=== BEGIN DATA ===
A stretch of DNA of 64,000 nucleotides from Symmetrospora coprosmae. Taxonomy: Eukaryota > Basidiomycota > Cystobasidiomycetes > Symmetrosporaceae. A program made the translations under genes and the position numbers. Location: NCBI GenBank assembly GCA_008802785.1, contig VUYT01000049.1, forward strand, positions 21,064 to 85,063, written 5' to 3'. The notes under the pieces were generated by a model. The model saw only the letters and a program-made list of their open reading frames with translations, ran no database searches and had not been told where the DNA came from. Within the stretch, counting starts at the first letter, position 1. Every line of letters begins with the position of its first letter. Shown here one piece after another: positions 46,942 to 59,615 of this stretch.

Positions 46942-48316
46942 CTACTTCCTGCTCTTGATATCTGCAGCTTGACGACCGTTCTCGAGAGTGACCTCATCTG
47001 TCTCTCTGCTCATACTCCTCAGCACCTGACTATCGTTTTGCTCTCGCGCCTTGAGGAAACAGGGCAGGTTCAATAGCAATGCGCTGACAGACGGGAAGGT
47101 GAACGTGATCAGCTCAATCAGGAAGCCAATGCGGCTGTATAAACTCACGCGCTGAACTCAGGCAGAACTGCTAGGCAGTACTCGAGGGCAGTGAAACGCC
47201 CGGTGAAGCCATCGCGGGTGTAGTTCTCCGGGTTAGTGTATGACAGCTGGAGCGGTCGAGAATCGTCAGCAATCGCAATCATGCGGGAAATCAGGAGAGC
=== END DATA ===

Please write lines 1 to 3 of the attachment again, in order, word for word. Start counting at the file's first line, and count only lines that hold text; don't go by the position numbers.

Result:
A stretch of DNA of 64,000 nucleotides from Symmetrospora coprosmae. Taxonomy: Eukaryota > Basidiomycota > Cystobasidiomycetes > Symmetrosporaceae. A program made the translations under genes and the position numbers. Location: NCBI GenBank assembly GCA_008802785.1, contig VUYT01000049.1, forward strand, positions 21,064 to 85,063, written 5' to 3'. The notes under the pieces were generated by a model. The model saw only the letters and a program-made list of their open reading frames with translations, ran no database searches and had not been told where the DNA came from. Within the stretch, counting starts at the first letter, position 1. Every line of letters begins with the position of its first letter. Shown here one piece after another: positions 46,942 to 59,615 of this stretch.

Positions 46942-48316
46942 CTACTTCCTGCTCTTGATATCTGCAGCTTGACGACCGTTCTCGAGAGTGACCTCATCTG